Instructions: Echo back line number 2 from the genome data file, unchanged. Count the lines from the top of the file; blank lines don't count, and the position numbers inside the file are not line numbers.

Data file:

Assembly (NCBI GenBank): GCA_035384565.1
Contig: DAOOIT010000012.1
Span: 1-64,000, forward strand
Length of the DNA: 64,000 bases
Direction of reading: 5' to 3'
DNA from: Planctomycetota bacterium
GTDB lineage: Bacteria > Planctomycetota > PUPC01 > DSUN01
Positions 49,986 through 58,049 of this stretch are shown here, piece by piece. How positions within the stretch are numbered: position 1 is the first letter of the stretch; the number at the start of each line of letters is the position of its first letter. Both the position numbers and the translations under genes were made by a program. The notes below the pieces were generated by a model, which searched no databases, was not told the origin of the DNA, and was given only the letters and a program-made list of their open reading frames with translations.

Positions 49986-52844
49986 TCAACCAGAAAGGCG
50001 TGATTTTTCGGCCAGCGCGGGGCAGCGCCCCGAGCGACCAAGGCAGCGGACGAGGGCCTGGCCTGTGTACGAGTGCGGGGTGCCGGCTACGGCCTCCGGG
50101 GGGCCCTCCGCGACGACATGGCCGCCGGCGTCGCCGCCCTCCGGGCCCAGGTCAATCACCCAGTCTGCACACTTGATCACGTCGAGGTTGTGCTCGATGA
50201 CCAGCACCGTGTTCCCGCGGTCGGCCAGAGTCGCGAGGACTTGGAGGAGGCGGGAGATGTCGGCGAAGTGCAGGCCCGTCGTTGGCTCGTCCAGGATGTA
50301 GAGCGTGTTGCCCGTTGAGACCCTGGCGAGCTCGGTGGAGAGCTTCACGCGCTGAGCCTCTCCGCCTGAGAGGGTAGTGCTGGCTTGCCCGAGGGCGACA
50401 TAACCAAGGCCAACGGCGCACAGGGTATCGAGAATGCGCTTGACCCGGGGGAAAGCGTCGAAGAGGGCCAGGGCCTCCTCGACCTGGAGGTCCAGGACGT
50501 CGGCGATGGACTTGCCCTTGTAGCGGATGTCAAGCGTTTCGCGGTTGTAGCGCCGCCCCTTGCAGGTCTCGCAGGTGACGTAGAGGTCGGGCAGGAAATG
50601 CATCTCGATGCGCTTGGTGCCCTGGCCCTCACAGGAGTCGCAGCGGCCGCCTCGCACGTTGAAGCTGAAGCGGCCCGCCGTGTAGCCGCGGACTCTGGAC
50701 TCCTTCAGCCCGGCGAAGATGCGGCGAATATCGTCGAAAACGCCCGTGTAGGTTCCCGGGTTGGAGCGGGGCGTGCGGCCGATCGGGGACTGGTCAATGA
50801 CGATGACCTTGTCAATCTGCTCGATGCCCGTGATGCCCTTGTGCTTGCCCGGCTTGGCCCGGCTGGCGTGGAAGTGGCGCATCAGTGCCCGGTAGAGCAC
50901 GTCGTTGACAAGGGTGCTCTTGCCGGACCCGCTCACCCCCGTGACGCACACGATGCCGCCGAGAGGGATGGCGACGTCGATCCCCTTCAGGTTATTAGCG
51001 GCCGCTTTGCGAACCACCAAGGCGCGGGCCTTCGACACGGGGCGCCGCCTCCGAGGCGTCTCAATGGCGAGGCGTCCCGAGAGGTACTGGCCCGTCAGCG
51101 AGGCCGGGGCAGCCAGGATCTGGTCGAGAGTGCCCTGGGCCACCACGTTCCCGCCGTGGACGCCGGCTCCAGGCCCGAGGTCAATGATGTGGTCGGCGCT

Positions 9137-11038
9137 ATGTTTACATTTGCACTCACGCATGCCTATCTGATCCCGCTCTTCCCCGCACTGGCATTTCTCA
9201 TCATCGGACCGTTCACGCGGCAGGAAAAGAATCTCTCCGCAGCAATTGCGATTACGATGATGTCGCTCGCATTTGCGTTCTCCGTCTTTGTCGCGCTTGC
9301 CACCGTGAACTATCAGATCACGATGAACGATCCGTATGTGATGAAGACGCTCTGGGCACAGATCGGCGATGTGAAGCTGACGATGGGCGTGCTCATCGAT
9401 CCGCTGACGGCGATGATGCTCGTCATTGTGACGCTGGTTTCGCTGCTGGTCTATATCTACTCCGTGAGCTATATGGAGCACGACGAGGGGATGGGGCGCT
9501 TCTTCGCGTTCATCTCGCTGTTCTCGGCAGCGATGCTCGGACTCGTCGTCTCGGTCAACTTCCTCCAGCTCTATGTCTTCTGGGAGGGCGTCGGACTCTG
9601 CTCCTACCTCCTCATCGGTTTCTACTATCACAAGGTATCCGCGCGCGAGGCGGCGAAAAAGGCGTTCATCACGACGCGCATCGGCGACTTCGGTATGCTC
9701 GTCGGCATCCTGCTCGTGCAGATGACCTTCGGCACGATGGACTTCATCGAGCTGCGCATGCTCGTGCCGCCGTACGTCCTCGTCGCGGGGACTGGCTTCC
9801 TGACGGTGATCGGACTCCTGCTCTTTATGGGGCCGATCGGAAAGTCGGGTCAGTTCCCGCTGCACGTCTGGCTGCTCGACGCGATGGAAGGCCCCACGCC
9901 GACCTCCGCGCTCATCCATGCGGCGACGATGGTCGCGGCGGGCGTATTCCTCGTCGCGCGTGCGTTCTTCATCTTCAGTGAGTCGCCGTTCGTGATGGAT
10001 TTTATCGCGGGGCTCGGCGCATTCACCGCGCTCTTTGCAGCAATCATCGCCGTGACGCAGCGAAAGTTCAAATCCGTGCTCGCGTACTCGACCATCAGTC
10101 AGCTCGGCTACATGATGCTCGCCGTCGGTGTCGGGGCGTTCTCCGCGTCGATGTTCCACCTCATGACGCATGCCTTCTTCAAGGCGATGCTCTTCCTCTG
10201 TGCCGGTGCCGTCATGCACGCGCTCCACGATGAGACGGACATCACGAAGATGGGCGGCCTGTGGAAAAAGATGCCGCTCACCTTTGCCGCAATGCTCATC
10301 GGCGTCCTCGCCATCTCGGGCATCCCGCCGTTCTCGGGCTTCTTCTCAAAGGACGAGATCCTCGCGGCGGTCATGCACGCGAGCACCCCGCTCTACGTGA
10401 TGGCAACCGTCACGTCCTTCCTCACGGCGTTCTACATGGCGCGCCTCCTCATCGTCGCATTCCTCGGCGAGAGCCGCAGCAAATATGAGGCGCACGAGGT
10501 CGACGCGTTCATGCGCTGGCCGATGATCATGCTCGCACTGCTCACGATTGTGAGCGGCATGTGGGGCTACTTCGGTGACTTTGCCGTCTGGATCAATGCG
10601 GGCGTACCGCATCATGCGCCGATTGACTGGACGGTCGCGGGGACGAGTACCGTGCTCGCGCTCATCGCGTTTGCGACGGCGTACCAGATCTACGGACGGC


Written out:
Contig: DAOOIT010000012.1